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Need to find the distance for the physics problem.

  1. Oct 12, 2012 #1
    1. The problem statement, all variables and given/known data

    An incline makes an angle of 21.2o with the horizontal. A 4.53 kg block is given a push up this incline and released. It starts at the bottom with initial speed 2.71 m/s, travels up the incline, stops, and slides back to the bottom at final speed 1.82 m/s. Using energy considerations, find:

    the distance the block traveled up along the incline before coming momentarily to rest.

    2. Relevant equations

    Hm....

    →½mv²
    →mgh
    →trig identity

    3. The attempt at a solution

    ½mv_i² = mgh
    ½v_i² = gh
    ½ * v_i² / g = h

    I believe h = sin(θ)d, so...

    ½ * v_i² / g = sin(θ)d
    d = ½ * v_i² / (g * sin(θ))

    But the approach is incorrect
     
    Last edited: Oct 12, 2012
  2. jcsd
  3. Oct 12, 2012 #2

    HallsofIvy

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    ??? "Using energy considerations, find:" Find what? You give some formulas but don't apply them to the numbers? What are you trying to find and why do you say "the approach is incorrect"?
     
  4. Oct 12, 2012 #3
    Sorry about this. I want to find the distance the block traveled up along the incline before coming momentarily to rest.
     
  5. Oct 12, 2012 #4
    Sorry about this. Will anyone help? I showed some work.
     
  6. Oct 12, 2012 #5

    PhanthomJay

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    Given that the block has a different speed than its original speed when it returns to its start point, should that tell you something about what forces might be acting to cause this?
     
  7. Oct 12, 2012 #6
    Is it energy used to overcome friction, which I found is 9.13 J?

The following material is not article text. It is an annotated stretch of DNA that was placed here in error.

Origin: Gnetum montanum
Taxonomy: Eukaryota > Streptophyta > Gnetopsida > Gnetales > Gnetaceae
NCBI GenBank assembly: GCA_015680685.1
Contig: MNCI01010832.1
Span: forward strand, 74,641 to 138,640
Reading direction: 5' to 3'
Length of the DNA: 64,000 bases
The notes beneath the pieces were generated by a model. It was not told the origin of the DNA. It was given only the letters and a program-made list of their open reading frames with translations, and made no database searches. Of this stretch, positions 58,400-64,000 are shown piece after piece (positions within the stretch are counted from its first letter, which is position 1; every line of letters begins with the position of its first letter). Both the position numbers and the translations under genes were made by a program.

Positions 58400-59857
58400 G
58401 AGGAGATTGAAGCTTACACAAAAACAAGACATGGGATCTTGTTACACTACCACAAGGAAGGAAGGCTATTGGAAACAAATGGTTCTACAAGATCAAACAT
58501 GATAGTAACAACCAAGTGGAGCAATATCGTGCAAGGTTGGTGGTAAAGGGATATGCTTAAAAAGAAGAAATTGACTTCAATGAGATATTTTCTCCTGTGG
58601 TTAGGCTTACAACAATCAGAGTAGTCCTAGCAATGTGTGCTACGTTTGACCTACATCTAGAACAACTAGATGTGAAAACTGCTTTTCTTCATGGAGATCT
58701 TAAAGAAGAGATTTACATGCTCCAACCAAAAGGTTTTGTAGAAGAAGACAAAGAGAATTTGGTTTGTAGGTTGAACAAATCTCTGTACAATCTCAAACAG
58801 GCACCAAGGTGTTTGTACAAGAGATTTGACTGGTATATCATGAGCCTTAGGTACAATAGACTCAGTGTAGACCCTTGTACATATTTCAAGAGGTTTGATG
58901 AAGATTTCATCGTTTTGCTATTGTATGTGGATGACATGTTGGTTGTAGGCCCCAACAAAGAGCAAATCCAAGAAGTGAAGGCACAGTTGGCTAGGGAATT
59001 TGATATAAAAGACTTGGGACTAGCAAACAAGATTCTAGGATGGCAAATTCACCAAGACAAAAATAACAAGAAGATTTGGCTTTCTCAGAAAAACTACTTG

Yes, it's frictional force, but I need to only use potential and kinetic energy formulas (or energy considerations)
     
  8. Oct 12, 2012 #7
    Then, this means that I need to use the energy used to overcome the frictional force? Does this equation work?

    W_f = mgdsin(θ)µ_k

    I am not sure if the mgh thing is important to consider.

    * Edit * Nevermind. That is not even right.

    O.K. Seems like there is no right approach for me. -__-
     
    Last edited: Oct 12, 2012
  9. Oct 12, 2012 #8
    I actually got the solution by Newton's Law.
     
  10. Oct 13, 2012 #9

    PhanthomJay

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    Newton 2 is always a good backup, although it involves a bit more steps than the energy approach you were asked to use. You already have calculated correctly the energy loss from friction between the start point at the bottom of the incline and end point at the bottom of the incline (same point). That represents the work done by friction. Half of that for the up motion and half for the down motion. Use the up part in your work - energy equation..work done by friction is the sum of the changes in potential and kinetic energies.
     
  11. Oct 13, 2012 #10
    That is actually the approach by energy considerations. Thanks!
     
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